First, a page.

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Author Topic: Spoken-word workshops aimed at gay teens  (Read 2504 times)


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Spoken-word workshops aimed at gay teens
« on: February 22, 2007, 05:40:55 AM »

Spoken-word workshops aimed at gay teens

Spoken-word artist Emanuel Xavier says most gay teens have it better today than 19 years ago when his homophobic, fundamentalist mother kicked him "out on the streets at 16."

"We've come a long way, but unfortunately the Tim Hardaway incident reminds us we have a long way to go," said Xavier, 35, of Brooklyn, N.Y., who'll conduct a series of spoken-word workshops for South Florida gay teens today through Saturday.


Hundreds of students from school gay-straight alliance clubs will participate in Xavier's workshops, said Robert Rosenberg, associate director of Tigertail Productions.

The events are co-sponsored by Tigertail (through its teen WordSpeak program) and GLSEN South Florida, the Gay, Lesbian and Straight Education Network.

"The goal is to use the spoken-word medium, which bridges poetry, theater and the hip-hop worlds, as a way to encourage teenagers to express themselves and develop their reading and writing skills,'' said Rosenberg, who founded the Miami Gay & Lesbian Film Festival.

He describes Xavier as "one of the leaders in the gay, spoken-word field."

Xavier, who escaped an early life of sexual abuse, drugs and prostitution, said he aims to "inspire and motivate" the young people.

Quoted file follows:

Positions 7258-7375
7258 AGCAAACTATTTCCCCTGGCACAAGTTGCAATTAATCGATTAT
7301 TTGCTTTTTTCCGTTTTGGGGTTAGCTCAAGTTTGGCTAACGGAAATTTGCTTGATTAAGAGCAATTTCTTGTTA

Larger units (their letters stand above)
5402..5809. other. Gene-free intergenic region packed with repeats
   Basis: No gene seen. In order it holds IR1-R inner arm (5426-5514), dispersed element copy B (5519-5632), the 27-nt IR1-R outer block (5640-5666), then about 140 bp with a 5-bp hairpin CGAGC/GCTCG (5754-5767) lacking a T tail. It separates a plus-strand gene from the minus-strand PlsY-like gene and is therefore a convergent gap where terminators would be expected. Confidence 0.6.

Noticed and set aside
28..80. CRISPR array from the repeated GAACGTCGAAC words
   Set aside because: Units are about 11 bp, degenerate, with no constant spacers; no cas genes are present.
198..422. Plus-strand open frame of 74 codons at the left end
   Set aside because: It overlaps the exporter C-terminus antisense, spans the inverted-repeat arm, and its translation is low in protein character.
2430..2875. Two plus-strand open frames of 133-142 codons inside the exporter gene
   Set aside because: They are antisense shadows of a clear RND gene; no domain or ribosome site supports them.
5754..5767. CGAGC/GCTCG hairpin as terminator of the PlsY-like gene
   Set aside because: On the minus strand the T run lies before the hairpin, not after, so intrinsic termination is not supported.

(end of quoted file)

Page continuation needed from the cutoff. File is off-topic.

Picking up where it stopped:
"It's important to give voice to their experiences. The world at-large can see that we share universal experiences, even though we're defined by our sexuality," said Xavier, who came to prominence in 1996. "What I hope to accomplish is to instill in a younger generation that it's perfectly OK to be openly gay and thrive.

"Spoken word is about expressing oneself. And poetry can be very healing."

Emanuel Xavier has a web site and a MySpace page. Mr. Rosenberg may characterize this poet as "one of the leaders in the gay, spoken-word field," but I would be more inclined to call him one of the greatest gay poets of our day, perhaps of all days.

He is well worth reading and well worth listening too.

I hope his workshop inspires a thousand new gay poets in Miami and beyond.
"In the end, we will remember not the words of our enemies, but the silence of our friends."
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